Ned Hallowell likes to talk about the "moral diagnosis" of ADHD—the idea that ADHD symptoms, such as difficulty completing tasks or having trouble sitting still, are really moral shortcomings. “If Johnny would just try harder … he has so much untapped potential …” is a common refrain heard by those with ADHD when they are growing up—implying that, unlike you and me, Johnny doesn’t care whether he succeeds or fails. Or that he is simply lazy. Or selfish. The "moral diagnosis" was what people used to turn to when they didn't know as much about ADHD as we do now—that it is biologically based, and not a matter of willpower.
Yet the idea that a person with ADHD is just being lazy is amazingly persistent. This doesn’t adequately acknowledge the significant amount of effort that they are often exerting. Their minds are working away, trying really hard to organize a boatload of undifferentiated information in their brains, even as they might seem "lazy" because they have trouble completing (and sometimes even starting!) tasks. But fMRI research conducted with children who have ADHD reinforces that “lazy” is simply an ADHD myth. In a presentation to the Society for Neuroscience, biologist Tudor Puiu suggested that in children with ADHD an important mental control area of the brain (the dorsal anterior cingulate cortex), works much harder and, perhaps, less efficiently than for those without ADHD. "These networks are disrupted. The ADHD brain has to work harder than the normal brain," he said.
ADHD adults can tell you they are working really hard to get mentally organized—expending tons of energy on it—yet are frustrated that they get consistent feedback from important people (teachers when younger, parents, spouses, friends) that they aren't working hard enough. This confuses hard work with results—and the two are sometimes strikingly disconnected for those with ADHD. One person I know described what it feels like to have ADHD as “having the Library of Congress in your head, but with no card catalogue.” Think about how hard it would be to get organized—a Herculean task! Dealing with this sort of mind 24/7 can lead to a sense of helplessness—a sort of "I'm dancing as fast as I can so please don't ask more of me" feeling. Sometimes that feeling is voiced (and often met with a disbelieving, "Then why aren't you doing better if you're trying so hard?" from a frustrated spouse or parent). Sometimes the "I’m dancing as fast as I can" feeling is not voiced but simply leads to feelings of overwhelm or paralysis.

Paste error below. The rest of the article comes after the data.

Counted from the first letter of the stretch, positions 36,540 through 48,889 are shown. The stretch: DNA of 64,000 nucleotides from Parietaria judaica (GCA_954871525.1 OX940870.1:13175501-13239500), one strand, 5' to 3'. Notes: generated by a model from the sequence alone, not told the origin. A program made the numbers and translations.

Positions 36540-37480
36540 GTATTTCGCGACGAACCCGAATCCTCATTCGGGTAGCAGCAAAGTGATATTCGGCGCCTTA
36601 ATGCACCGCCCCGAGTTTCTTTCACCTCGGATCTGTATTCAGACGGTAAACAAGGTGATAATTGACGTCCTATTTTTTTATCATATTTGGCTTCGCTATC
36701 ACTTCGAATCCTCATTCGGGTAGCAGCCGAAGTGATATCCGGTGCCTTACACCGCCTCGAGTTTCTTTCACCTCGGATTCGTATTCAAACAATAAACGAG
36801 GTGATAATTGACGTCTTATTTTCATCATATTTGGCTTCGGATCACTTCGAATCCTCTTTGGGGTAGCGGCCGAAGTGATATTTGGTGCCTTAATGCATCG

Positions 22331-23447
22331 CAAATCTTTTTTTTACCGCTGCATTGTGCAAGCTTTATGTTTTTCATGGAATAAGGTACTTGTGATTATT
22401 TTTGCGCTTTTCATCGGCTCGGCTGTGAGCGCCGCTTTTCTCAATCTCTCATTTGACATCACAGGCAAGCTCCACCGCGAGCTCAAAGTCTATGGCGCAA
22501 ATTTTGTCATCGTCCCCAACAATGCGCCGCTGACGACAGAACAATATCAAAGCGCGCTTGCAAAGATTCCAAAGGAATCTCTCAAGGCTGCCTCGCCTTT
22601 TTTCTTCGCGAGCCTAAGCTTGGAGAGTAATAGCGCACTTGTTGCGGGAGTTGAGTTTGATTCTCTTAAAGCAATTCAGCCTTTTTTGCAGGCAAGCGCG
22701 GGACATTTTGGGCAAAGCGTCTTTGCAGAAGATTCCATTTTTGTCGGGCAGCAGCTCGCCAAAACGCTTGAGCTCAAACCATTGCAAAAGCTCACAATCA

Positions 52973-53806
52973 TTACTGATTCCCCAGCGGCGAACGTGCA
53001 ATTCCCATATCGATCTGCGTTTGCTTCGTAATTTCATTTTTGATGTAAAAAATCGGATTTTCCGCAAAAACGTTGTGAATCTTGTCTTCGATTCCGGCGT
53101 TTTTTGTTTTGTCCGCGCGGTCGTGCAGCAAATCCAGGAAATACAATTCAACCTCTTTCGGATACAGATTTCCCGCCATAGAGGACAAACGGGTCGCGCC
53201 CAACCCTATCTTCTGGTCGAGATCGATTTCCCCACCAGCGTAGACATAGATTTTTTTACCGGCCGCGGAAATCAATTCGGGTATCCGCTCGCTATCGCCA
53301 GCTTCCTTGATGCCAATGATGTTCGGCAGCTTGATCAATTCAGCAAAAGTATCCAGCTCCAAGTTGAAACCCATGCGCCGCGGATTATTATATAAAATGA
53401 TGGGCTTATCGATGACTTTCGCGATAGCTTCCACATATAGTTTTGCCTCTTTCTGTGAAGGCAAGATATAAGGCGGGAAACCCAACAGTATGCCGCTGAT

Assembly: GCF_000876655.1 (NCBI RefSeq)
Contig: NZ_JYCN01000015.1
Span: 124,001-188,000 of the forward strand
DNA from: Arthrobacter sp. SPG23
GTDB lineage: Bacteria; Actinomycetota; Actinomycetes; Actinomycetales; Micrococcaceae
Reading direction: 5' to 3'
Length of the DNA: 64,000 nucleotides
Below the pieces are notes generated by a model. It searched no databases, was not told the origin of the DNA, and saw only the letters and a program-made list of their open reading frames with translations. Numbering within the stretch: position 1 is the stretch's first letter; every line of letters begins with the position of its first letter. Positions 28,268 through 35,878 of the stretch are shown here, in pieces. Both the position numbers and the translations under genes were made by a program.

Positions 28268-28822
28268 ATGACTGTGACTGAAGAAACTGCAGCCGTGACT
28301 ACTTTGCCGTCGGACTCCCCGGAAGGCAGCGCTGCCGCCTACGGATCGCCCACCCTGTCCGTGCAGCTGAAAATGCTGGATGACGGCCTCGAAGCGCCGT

The idea that the brain is already working really hard already is also one reason why "trying harder" doesn't work as well with ADHD as "trying differently," i.e., in ways that work for those with ADHD brains. “Trying differently” usually includes creating external structures to support action and decision-making. Examples include setting audible alarms, creating master packing lists to help remember what you need, and using written decision-making charts to help keep the elements of potential decisions organized while you consider them.
It's important for non-ADHD partners and parents to understand the effort that ADHD folks are putting in. Among other things, it can lead to better empathy. In the best cases, this understanding helps a non-ADHD partner or parent move into the role of "understanding advocate" and away from "chief critic." (Example: When you know how long it takes to organize that “Library of Congress” brain it’s pretty easy to justify requesting extended time on tests in school rather than telling your child he has to do it like everyone else.) It's also good to remember that the extra effort it takes to organize the ADHD brain needs to be taken into account when you set your expectations, particularly around organizational tasks. Put into plain English, most folks with ADHD won't do the same things as quickly as their non-ADHD counterparts because it takes some extra steps inside the head. You don't see those steps, but they are there.
Of course, "my brain is already working really hard" isn't a reason for a person with ADHD to not seek to reach difficult goals or make changes. In other words, it should not become an excuse for inaction. Rather, it simply supports the "don't try harder, try differently" concept. Develop habits that are “ADHD-friendly,” remember to include extra time when scheduling, and pursue treatment that calms the mind and improves focus. People with ADHD are far from lazy. Please don’t label them so.